I have two outlets in the house which are not working. I would like to
find out whether they are on the same circuit. Is it possible to find
out whether these outlets are connected? Please treat this as an
intellectual curiosity question. I know that answering this question
may not solve my problem. But I am curious: what tools does one need
to make this determination and how does one do it?
Thank you in advance!
Open up the receptacles and check the connections. You might see a burn
mark on one of the receptacles. Check for juice with a pigtail socket and
If you have no juice anywhere on these two receptacles a simple continuity
tester such as a flashlight with leads or a volt ohm meter should work to
see if they are connected together. Remove the wires from the receptacles
and at one receptacle location connect the ground wire to the hot wire (The
wires MUST BE DEAD to do this) and go to the other receptacle location and
check for continuity between the hot and ground wires. You may have
multiple conductors at each receptacle location so you will need to check
each one. Continuity between the ground wire and the neutral will probably
exist because they are connected together at the main panel.
It would be a lot easier if they were on. Without a tool you likely
don't have and will not want to buy $$$ let's hope it is a GFI.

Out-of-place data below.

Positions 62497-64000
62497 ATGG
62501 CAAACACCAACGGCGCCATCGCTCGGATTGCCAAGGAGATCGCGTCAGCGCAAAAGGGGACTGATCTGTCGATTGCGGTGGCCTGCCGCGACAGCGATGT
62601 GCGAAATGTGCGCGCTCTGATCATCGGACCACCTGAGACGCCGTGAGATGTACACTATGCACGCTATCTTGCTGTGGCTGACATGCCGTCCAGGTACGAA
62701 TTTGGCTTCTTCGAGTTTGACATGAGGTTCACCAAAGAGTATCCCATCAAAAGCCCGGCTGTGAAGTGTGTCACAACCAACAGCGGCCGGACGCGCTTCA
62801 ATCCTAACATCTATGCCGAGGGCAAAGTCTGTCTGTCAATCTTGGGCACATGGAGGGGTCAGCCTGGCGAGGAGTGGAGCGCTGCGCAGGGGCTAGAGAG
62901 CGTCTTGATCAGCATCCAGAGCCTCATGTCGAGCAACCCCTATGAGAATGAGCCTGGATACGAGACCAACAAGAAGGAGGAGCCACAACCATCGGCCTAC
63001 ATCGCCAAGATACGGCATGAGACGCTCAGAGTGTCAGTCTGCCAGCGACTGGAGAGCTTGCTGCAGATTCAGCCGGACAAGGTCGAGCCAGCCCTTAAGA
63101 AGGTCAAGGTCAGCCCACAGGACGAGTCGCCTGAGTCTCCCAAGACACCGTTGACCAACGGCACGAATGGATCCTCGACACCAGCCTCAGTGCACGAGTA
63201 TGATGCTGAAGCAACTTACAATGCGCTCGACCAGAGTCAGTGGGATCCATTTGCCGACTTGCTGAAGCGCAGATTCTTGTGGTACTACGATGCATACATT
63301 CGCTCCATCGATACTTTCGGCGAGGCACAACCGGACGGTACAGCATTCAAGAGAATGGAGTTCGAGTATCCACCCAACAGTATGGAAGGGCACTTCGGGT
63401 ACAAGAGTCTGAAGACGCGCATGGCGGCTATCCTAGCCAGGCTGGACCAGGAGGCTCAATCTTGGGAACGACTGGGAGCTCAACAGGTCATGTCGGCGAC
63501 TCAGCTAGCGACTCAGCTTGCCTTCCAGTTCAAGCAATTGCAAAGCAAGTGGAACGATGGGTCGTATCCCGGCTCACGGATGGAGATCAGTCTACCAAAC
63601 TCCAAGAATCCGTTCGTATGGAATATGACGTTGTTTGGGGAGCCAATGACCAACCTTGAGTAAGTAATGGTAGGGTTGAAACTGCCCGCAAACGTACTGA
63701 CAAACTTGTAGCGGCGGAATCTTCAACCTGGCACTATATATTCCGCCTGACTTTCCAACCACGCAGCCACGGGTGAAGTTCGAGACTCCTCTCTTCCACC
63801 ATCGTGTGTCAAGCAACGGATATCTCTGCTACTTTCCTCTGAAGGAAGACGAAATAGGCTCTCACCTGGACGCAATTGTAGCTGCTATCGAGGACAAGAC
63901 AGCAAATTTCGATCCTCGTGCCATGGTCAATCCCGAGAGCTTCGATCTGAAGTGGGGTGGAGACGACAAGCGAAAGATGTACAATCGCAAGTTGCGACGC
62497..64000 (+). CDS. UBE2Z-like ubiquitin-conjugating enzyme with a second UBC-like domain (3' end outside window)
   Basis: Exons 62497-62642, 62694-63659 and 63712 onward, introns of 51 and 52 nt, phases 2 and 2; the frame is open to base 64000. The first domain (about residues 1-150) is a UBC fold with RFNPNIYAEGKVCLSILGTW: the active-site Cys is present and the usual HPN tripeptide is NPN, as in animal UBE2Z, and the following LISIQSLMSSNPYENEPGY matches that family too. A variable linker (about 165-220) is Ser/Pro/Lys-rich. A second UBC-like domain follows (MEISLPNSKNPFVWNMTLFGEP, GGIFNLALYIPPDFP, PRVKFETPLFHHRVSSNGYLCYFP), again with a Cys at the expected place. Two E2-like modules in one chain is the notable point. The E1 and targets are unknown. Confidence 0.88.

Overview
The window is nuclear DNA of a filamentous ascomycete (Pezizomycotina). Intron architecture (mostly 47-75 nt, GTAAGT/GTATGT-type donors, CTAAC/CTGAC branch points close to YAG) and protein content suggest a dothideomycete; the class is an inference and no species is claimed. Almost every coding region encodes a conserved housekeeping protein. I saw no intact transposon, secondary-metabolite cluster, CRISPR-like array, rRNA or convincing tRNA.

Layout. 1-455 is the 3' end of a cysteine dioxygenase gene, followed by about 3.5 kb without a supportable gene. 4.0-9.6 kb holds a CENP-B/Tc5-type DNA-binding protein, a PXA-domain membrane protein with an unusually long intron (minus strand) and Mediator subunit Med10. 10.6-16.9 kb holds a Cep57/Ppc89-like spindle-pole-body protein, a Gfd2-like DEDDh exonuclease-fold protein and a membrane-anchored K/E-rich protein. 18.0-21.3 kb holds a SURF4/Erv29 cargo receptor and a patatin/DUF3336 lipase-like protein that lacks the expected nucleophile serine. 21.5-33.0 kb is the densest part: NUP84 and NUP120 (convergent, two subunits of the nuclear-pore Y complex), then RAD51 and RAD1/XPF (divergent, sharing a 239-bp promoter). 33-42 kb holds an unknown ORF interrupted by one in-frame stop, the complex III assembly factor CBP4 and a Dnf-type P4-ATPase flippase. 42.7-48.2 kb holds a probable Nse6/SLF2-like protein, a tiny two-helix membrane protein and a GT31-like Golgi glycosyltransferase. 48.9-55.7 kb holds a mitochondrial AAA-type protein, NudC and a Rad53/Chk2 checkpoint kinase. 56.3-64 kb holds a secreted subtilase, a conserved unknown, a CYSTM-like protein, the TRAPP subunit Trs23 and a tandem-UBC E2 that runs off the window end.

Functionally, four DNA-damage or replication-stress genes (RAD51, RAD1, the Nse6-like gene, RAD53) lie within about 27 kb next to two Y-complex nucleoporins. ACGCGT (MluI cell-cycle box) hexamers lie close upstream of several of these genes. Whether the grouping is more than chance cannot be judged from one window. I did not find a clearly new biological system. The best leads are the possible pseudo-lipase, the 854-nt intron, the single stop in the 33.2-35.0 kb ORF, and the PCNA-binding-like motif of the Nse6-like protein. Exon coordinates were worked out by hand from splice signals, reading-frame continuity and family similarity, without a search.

The two usual causes for this is either a GFI that has tripped or a bad
connection, likely at a working outlet.
GFIs are usually in the bath, kitchen or outside. They protect you from
certain kinds of shock. They have buttons on them for "Test" and "Rest" Go
around you home and press the test button. If it clicks, it was OK. Then
click on the reset. If you find one that does not click and if you press
the reset and then it clicks, you likely just fixed the two non-working
plugs. Other than that, you have to decide if you want to work around live
circuits. It means you likely have a loose connection at another plug,
likely close to the two that are not working or one of the ones not working.
Unless you are comfortable with your knowledge (and you question does tend
to indicate you should not be) then call in the pro. It is likely a
connection at one plug and likely due to using the backstab connection.
Because if the open is intermittent and revives while you're working
on it your house will burn down. Unless you got the right breaker
turned off, but what if you made a mistake? Sometime safety practices
are redundant, but that's because humans make errors.
Check for a GFCI tripped. Some outlets in the kitchen and bath have a
reset button on them and many have an indicator light to tell you if
they are working.
If two outlets are dead, it is a pretty safe bet they are both on the
Most homes have 8-10 receptacles on the same circuit.
On 4/21/2008 5:15 AM HeyBub spake thus:
I'm curious about that "circuit breaker detective", which looks like a
right handy tool to have. Have you used this or similar? How well does
it work? Does it always identify the correct breaker?